Sochua was a guest in the home of Roberta Cooper, of the Connecticut branch of the nationwide nonprofit Vital Voices. The organization is dedicated to helping women in developing countries.

When Sochua was elected to parliament in 1998, she was a rising political star despite the inequality women face throughout the country. She galvanized other women in the country to run for office and even landed a spot in the cabinet, one of only two women to do so. While serving in office, she saw corruption firsthand and resigned in 2004, switching to the opposition party.

All of this corruption happens even though Cambodia calls itself a democracy.

"This type of democracy – there's no shape. There's no form. There's only a name," she said.

Several times a year, Sochua leaves Cambodia to raise awareness and funds for local charities. Westport is one of her stops as she heads to a forum in New York City, to the west coast for Thanksgiving with some family members and a visit to the European Union Parliament in Brussels with former President Bill Clinton.

Last week, she met with Hillary Clinton when the secretary of state visited Cambodia. Clinton urged human rights progress and justice for the Khmer Rouge officials standing trial for their genocidal crimes.

"Countries that are held prisoner to their past can never break those chains and build the kind of future that their children deserve," Clinton said from Cambodia. "Although I am well aware the work of the tribunal is painful, it is necessary to ensure a lasting peace."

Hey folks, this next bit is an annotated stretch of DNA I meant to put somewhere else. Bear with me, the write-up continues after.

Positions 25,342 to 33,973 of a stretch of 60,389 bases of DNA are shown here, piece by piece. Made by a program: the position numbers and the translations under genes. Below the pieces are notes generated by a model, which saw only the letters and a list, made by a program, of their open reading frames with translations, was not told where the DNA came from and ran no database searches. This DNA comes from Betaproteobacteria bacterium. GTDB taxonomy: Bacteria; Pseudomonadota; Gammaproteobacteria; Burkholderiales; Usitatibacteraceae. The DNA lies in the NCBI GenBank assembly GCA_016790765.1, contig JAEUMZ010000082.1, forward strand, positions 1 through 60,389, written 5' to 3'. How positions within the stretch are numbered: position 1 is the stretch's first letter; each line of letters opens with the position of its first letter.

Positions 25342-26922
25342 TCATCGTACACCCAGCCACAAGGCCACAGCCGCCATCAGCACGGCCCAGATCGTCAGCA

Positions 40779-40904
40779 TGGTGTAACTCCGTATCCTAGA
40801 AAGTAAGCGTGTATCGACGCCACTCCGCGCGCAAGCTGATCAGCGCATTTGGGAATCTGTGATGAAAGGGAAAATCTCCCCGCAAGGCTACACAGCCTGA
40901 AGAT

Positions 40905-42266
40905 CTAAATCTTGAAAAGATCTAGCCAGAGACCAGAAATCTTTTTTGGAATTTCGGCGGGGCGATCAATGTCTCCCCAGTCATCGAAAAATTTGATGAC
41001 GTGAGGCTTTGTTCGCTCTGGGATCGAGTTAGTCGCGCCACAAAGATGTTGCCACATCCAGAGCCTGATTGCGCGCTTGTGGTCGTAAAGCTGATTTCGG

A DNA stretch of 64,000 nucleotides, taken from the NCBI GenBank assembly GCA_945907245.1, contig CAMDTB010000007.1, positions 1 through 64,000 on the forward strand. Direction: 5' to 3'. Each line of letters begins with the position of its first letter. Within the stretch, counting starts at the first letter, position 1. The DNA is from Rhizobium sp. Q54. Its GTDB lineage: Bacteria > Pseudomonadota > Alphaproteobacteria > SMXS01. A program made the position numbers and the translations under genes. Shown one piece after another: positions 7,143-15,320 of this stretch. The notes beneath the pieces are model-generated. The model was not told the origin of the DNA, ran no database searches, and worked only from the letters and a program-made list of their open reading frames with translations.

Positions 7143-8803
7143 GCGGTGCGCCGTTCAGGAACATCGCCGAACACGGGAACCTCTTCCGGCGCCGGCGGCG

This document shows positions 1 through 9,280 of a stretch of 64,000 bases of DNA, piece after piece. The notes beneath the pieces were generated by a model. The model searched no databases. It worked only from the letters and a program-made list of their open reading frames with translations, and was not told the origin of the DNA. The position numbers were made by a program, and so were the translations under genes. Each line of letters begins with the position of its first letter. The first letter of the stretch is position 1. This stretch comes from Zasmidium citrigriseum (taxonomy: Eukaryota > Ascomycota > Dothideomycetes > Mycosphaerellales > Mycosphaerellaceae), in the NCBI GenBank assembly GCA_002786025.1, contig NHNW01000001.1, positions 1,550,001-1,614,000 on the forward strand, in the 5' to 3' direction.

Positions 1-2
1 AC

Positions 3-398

Exile

After a year in a Paris, Sochua relocated to the United States. She was able to obtain scholarships and received a psychology degree from San Francisco State University and a master's degree in social work from Berkeley.

She looked for her parents on the list of prisoners held in the notorious S-21 prison, where thousands of Cambodians were tortured and killed by the Khmer Rouge. She also talked to any refugees she could find to see if they knew what happened to her parents. All of this was to no avail.

As a refugee, she spent 18 years in exile. She married and started a family while dreaming of returning the country she left behind.

"I had to survive on my own," she said. "Because of a good education I was able to put my life together."

Finally, after several unsuccessful attempts due to passport complications, she returned home in 1989.

"I left as an innocent young woman. Hardly a woman, yet still a young child," she said. "I came back a mother of two."

Event Info